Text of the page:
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Our friends Ed and Steve, aka the 6.5 Guys, were prolific last week in Las Vegas, visiting dozens of vendors at SHOT Show. Here are Ed and Steve’s video reports for Ashbury Precision Ordnance (APO), Vortex Optics, and Thunderbeast Arms. (If you’re thinking about buying a suppressor definitely check out the new Ultra series from Thunderbeast, featured in the third video below). You can see more SHOT Show videos by Ed and Steve at 6.5Guys.com.
Ashbury Precision Ordnance
Here Precision Rifle Series (PRS) Competitor Melissa Gilliland talks about the modular chassis systems offered by Ashbury Precision Ordnance (APO). With adjustable buttplate, cheekpiece, and grip, these systems can be adapted for a variety of shooting disciplines. APO even offers a modular chassis for Savage barreled actions. Melissa shoots a tricked-out 6.5 Creedmoor rig with a Titanium APO action.
New Precision Rifle from APO
SABRE Chassis System for Savage Actions
Vortex continues to grab a larger share of the tactical and long-range hunting markets. This video features the Vortex Razor HD Gen II 4.5-27x56mm and 3-18x50mm scopes. These Gen II Razors feature apochromatic objective lenses, rugged 34mm single-piece aluminum main tubes, and versatile 6X zoom range. Both MOA-based and Milrad-based reticles are offered. Vortex scopes have large, user-friendly controls, and a good feature set for the price.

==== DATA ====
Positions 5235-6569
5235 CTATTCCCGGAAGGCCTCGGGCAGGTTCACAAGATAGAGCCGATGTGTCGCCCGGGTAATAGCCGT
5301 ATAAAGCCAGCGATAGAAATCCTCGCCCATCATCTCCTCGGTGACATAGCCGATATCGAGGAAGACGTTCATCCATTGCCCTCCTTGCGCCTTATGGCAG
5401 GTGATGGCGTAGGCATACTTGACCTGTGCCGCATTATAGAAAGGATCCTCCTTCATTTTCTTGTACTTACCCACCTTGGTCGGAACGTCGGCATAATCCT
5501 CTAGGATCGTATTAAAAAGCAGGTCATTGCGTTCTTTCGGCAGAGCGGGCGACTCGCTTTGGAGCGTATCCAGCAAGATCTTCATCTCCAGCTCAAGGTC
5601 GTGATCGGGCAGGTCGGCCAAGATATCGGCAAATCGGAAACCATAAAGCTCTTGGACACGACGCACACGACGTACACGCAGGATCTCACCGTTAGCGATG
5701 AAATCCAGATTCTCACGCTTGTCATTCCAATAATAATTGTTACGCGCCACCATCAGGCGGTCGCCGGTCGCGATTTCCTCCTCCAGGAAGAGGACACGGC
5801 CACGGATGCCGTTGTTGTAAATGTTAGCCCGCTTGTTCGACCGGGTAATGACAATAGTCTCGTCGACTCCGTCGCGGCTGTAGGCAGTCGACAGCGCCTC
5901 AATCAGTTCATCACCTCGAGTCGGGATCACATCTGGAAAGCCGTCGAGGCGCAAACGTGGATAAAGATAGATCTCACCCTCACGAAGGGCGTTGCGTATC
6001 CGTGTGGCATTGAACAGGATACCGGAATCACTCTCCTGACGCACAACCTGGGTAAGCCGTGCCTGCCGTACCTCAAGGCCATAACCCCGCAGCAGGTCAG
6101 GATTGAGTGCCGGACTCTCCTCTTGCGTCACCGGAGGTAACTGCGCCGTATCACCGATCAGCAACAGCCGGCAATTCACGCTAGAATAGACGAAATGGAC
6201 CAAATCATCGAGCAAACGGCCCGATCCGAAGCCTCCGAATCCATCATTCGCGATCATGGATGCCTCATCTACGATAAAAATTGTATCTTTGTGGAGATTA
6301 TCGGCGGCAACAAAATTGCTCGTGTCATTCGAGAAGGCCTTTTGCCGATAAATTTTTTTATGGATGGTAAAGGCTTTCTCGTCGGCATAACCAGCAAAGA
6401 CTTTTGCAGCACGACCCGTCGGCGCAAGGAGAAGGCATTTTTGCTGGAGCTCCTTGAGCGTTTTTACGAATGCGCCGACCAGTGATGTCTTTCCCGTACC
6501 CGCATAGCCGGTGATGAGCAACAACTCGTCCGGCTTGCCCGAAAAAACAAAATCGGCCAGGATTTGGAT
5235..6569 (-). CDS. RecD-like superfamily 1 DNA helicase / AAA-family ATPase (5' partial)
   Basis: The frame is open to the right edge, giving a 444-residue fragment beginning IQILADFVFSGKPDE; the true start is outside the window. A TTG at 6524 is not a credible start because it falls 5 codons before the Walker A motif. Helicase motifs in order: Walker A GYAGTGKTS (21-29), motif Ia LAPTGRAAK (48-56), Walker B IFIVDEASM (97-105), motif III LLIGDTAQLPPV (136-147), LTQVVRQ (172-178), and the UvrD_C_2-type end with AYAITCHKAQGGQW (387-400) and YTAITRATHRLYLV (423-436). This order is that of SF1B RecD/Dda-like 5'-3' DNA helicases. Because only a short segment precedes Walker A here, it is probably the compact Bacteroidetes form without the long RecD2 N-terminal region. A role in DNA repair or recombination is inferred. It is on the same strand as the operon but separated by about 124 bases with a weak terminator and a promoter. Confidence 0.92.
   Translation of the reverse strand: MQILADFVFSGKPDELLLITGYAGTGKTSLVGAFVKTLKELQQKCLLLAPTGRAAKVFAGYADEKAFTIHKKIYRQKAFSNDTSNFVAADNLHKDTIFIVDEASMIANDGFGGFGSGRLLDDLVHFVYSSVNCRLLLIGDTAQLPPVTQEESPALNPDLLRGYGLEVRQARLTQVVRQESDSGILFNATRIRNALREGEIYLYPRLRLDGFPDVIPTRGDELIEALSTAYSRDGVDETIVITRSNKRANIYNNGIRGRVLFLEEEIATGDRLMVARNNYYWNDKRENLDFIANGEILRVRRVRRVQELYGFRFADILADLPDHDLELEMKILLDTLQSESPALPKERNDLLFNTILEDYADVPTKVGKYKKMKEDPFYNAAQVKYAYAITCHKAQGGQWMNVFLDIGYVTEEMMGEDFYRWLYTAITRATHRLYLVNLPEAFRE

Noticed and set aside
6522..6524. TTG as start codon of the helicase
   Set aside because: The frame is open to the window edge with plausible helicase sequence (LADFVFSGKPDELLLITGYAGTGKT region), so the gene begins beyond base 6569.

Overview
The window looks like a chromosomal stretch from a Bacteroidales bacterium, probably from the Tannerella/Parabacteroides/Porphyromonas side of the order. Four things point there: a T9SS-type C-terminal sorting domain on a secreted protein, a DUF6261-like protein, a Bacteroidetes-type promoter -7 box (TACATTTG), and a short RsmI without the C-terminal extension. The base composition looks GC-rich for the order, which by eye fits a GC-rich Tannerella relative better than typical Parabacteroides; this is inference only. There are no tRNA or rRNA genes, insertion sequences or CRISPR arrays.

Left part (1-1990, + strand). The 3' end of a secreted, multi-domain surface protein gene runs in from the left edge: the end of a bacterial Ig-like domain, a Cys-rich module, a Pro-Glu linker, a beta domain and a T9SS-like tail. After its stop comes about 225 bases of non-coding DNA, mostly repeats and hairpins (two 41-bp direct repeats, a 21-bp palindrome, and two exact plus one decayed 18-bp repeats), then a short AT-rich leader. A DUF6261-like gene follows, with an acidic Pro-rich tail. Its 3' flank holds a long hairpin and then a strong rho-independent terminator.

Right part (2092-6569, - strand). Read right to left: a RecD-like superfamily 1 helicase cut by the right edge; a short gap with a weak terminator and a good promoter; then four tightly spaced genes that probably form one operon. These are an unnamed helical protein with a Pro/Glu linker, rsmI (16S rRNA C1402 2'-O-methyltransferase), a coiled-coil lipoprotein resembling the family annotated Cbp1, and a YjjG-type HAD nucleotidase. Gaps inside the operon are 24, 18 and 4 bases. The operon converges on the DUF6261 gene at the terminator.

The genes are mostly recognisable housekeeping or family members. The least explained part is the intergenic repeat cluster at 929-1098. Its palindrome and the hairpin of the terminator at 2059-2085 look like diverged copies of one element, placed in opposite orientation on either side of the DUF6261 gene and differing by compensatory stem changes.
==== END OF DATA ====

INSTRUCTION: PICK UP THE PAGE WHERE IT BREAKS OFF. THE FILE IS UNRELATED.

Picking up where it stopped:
Thunder Beast Arms
Thunder Beast Arms’s suppressors, built by shooters for shooters, are tough yet light. Thunder Beast developed a strong following for its titanium cans that offered excellent performance with light weight. In this video, Thunder Beast unveils its new “Ultra” series of suppressors. Compared to Thunder Beast’s previous CB-series suppressors (of like size), these Ultras are 4 to 5 ounces lighter, yet provide 4 to 5 decibels of additional noise reduction. That represents a major gain in suppressor performance.
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Magnified Optic + Laser RF + Ballistics Computer. What if you could combine all that in a single, compact package. Impressive eh? Well Steiner-Optik (a Beretta-owned company), has done that. Steiner just announced its new “Intelligent” Combat Sight (ICS). The 6x40mm ICS, a true electro-optical aiming device, provides trajectory compensation by automatically calculating the point of aim based on ammunition ballistics, measured distance, and angle to the target out to 800 meters. The ICS combines a 6X optic with a laser rangefinder and a microprocessor-controlled ballistics solver.
Function Similar to Burris Eliminator